Cannabis is a category of plants that have been around for thousands of years. Native to Central Asia, but widely grown, it has several varieties and has dozens of general uses including the making of food products, oils, paper, textiles, and ropes. The hemp plant, (Cannabis sativa L) and marijuana (Cannabis sativa or cannabis indica) come from different varieties of the same family yet have different chemical compositions.
Marijuana has been used for both medicinal and recreational purposes for years.1 Most recreational marijuana is cultivated to have high levels of THC (tetrahydrocannabinol), the psychoactive plant component that makes you feel “high.”
Atopic dermatitis and cannabis
Atopic dermatitis (AD) is the most common form of eczema and is an inflammatory skin condition that causes irritation and rashes. The condition can develop at any age, but is most common in children. Managing the discomforts of AD has posed challenges when trying to get people to follow a specific skin care and medication regimen. Corticosteroids, a common therapeutic approach, have perceived risks associated with its use. Topical treatments that include derivatives of cannabis have been demonstrated in clinical studies to reduce itching, swelling, and redness in patients with atopic dermatitis. There are some dermatological and autoimmune medical indications for cannabis use (smoking marijuana), including psoriasis, lupus, nail-patella syndrome, and severe pain.
Cannabinoids or cannabidiols (CBD) are natural compounds that can be extracted from cannabis plants and are not psychoactive.2 They are one of over 400 chemical components of the cannabis plant that give it its medical and recreational properties. There are over 100 different kinds of cannabinoids. Endocannabinoids are a kind of cannabinoid that occur naturally in the human body. Exogenous cannabinoids or phytocannabinoids are cannabinoids produced outside of the body; these are what are in plants.2
The endocannabinoid system consists of cannabinoids and cannabinoid receptors. They interact with the immune system, working along similar regulatory pathways.3 Recent research suggests that cannabinoids have anti-inflammatory properties. The use of cannabinoid components in creating topical skin treatments for atopic dermatitis holds real promise.
29 states plus the District of Columbia have now legalized medical marijuana. The laws vary by state for fees, possession and physician prescription. Cannabinoids or CBD extract, often in oil form has minimal THC and is not regulated by the same rules. Some are available over the counter by companies not overseen by the FDA. The government has not verified the safety and efficacy of these products.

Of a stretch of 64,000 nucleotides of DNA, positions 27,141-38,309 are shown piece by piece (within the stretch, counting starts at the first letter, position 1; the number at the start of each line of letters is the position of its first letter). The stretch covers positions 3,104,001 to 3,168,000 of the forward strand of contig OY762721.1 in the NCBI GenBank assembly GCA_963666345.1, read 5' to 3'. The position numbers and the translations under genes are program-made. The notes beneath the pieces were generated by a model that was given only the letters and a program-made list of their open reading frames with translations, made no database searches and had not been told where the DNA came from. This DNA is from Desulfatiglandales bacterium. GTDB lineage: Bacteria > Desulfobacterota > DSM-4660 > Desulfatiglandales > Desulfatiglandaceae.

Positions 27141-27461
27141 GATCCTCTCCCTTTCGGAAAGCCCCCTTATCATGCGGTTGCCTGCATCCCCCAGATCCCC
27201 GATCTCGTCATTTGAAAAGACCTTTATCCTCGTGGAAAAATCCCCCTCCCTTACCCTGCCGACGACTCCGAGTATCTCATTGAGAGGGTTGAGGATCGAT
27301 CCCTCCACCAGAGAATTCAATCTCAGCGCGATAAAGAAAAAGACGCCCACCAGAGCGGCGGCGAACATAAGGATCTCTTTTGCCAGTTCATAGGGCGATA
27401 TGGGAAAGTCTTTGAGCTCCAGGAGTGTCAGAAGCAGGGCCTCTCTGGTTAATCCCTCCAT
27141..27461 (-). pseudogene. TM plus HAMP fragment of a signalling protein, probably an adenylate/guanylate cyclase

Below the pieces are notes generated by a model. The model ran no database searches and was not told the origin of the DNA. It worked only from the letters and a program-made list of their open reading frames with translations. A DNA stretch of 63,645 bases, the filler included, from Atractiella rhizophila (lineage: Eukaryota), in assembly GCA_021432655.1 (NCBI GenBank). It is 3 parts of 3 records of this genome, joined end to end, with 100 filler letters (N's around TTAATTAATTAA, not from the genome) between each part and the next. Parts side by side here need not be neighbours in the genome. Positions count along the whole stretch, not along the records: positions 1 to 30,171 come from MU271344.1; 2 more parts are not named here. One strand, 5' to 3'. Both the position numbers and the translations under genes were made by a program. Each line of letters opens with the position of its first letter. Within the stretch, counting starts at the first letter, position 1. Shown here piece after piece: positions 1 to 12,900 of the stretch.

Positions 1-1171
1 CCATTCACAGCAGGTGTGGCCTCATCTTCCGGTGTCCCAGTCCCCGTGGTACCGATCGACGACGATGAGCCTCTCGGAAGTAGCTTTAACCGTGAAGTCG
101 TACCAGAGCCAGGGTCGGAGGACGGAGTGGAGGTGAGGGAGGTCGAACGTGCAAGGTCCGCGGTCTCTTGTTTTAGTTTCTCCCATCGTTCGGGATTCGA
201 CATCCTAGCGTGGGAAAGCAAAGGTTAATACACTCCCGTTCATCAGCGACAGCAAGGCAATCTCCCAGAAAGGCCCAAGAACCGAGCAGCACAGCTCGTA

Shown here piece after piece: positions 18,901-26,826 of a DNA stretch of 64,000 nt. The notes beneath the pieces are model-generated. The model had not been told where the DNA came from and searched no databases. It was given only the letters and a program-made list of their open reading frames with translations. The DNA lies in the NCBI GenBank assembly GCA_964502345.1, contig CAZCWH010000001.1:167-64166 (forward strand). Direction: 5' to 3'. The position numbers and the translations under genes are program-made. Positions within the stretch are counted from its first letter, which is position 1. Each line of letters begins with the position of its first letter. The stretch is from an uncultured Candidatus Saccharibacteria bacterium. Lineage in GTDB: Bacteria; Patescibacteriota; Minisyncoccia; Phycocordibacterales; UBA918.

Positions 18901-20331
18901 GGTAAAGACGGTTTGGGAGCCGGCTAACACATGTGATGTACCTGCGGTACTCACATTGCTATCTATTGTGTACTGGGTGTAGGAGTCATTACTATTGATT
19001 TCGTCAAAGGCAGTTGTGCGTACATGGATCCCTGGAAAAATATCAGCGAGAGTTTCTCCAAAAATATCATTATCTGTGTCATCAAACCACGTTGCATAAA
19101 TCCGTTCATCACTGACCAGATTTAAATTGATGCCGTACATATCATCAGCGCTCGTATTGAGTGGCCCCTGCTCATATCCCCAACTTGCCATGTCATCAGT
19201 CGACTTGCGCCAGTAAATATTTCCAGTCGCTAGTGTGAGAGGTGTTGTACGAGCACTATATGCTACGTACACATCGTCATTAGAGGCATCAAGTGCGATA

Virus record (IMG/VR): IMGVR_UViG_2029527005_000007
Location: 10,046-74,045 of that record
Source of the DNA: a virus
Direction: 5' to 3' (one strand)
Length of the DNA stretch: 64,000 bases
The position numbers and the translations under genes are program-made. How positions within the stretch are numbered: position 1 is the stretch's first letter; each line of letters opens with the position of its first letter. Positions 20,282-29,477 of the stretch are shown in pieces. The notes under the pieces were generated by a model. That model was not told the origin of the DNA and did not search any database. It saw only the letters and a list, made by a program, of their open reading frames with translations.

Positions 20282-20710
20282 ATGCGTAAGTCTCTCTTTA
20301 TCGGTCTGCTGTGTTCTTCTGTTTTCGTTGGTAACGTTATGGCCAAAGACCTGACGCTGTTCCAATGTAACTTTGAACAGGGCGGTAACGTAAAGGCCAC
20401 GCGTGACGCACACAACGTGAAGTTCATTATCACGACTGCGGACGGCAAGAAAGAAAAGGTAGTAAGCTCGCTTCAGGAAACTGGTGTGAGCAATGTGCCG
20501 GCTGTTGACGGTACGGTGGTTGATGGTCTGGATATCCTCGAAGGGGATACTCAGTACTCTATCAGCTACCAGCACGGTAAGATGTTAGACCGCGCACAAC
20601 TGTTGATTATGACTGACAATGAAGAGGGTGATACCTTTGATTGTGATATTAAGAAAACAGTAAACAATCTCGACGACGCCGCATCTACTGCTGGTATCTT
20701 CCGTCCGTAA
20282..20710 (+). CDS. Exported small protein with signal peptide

Traditional medical use
There are approved medical indications for cannabis use, including, but not limited to, pain management, nausea, multiple sclerosis, Alzheimer’s and bipolar disorder. The THC not only has psychoactive components but it also has recognized effect of reducing nausea and vomiting.
10% of those who use marijuana do so for medicinal purposes.3 It has been indicated for reducing stress, alleviating spasticity and other motor function disruptions, and a variety of other medical conditions.
Medical use in dermatology
Medical use of cannabis derivatives, particularly select cannabinoids, have demonstrated success in research studies in the treatment of acne, dermatitis, pruritus (itching), wound healing, and skin cancer.1 The most significant use for cannabinoids may be in the treatment of itching. 3There is some research to suggest that cannabinoids also have antitumor effects on keratinocyte carcinoma and melanoma.3
Dermatologists have begun to use cannabinoid treatments through the use of PEA-containing creams. PEA stimulates endocannabinoid activation of certain receptors, which in studies reduced itch by 85% and was well tolerated by patients.3 Study results even eliminated itch completely in some patients. A clinic at the University of Colorado has documented these results but also suggests that further clinical research is needed.3
AD flare-ups may be preventable with good medical management, including cannabinoid cream treatments to reduced skin redness, scaling, itching, chafing and thickening, in people with eczema and other forms of AD.
Improved quality of life
Evaluation of symptoms demonstrated positive results and a marked improvement days and weeks after treatment completion. Not only was there a reduction in itching, scaling, and oozing, but many people also achieved better sleep along with the substantial relief of other symptoms and a reduction in need for corticosteroids. Further studies need to be conducted to evaluate effectiveness and safety over time. Remember to talk to your doctor before using products that have not been prescribed specifically for you.
Dhadwal, G. Kirchof, M. The Risks and Benefits of Cannabis in the Dermatology Clinic. Journal of Cutaneous Medicine and Surgery. Published October 23, 2017
http://journals.sagepub.com/doi/abs/10.1177/1203475417738971. Accessed online November 8, 2017
What Are Cannabinoids? Leaf Science.com website. Published October 25, 2017. https://www.leafscience.com/2017/10/25/what-are-cannabinoids/.
Mounessa JS, Siegel JA, The role of cannabinoids in dermatology. J Am Acad Dermatol. 2017;77(1):188-190. Published July 2017. http://www.jaad.org/article/S0190-9622(17)30308-0/abstract. Accessed online November 7, 2017.